A guarantor is someone with a social security number and good credit history who will co-sign the lease with you. By co-signing the lease, the guarantor agrees to pay your rent if you fail to do so. Both you and the guarantor will be liable for the lease. If neither you nor the guarantor pays the obligations of the lease, the landlord can sue both of you.
If you have bad credit or insufficient credit history, the landlord may require you to pay several months of rent in advance. For example, if the lease term starts in August, the landlord may require you to prepay rent through January.
Your lease will probably include a variety of provisions explaining how you might violate (or “default on”) the lease, including having unauthorized pets in the rental unit, extended guest visits, failure to pay rent when due, and criminal activity.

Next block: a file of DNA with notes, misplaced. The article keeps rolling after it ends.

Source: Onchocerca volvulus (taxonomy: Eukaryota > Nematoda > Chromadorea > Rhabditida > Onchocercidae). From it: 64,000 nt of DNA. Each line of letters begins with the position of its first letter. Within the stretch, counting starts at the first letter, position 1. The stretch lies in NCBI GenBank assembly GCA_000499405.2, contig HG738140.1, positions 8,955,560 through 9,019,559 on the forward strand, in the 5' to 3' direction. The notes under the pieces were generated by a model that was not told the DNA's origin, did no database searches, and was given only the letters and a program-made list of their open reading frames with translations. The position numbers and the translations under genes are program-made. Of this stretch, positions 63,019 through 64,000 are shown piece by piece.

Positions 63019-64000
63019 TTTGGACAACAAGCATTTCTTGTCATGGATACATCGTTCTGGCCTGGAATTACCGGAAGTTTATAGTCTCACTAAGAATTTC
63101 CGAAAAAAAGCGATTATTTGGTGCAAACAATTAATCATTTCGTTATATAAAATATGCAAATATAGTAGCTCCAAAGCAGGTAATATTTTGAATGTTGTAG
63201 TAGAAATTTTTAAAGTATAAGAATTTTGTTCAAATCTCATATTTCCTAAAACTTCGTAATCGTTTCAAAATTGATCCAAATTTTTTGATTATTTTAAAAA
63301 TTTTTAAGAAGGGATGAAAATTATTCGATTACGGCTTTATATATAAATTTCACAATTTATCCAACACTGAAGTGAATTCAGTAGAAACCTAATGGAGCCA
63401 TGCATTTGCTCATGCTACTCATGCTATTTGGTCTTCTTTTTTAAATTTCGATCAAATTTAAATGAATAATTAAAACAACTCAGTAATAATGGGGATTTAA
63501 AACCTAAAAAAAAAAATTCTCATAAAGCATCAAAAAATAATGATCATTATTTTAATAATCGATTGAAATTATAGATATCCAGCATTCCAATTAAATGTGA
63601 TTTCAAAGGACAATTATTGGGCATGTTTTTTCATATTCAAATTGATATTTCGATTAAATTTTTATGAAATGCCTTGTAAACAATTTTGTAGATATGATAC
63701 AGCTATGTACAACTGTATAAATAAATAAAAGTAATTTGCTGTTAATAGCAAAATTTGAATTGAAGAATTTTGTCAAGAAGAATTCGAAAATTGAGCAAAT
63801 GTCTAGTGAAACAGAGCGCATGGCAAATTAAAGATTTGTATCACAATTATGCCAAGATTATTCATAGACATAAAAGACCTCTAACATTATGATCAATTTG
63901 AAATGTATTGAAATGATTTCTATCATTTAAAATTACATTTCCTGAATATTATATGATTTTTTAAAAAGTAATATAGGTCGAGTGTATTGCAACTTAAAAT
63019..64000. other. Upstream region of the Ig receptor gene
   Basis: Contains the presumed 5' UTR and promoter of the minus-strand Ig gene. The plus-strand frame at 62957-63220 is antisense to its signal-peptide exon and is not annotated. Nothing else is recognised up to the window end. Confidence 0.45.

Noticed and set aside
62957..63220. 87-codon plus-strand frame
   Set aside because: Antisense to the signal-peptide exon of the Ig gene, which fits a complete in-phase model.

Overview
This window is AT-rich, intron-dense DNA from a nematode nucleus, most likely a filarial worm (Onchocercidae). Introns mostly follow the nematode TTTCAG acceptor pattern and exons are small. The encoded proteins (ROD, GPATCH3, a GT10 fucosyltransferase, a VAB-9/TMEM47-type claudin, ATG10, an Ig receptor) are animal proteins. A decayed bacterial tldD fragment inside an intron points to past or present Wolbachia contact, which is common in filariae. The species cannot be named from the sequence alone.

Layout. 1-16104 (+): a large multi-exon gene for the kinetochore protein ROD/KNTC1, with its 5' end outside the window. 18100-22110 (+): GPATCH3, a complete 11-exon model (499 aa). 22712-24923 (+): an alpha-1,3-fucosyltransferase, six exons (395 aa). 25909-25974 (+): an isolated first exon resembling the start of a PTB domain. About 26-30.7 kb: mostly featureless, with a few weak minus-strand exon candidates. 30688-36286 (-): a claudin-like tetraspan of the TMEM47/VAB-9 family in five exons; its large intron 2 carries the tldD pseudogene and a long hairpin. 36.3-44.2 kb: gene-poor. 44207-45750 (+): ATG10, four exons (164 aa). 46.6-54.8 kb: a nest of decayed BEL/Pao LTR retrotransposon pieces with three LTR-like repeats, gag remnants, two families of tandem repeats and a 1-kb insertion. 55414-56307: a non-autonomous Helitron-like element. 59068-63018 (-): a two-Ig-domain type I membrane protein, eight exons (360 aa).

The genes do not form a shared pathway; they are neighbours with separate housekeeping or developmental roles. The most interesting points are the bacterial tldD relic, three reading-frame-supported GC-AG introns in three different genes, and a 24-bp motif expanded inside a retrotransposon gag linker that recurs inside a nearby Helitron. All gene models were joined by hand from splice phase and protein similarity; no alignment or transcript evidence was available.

Never assume parking is provided.
Some leases don’t talk about parking, sometimes you have to get a sticker from the landlord, and sometimes you have to pay an extra parking fee.
To park on the street within a designated Neighborhood Parking Zone, you are required to have a parking permit, which you can get from Bloomington City Hall for $25. You’ll have to provide proof that you live in the zone.
Most landlords require a security deposit before a tenant moves in. Indiana law allows the landlord to use deposits to cover:
Unpaid rent or other charges
Repairing damage to the rental unit you or your guests cause, beyond ordinary wear and tear
Cleaning the rental unit after you move out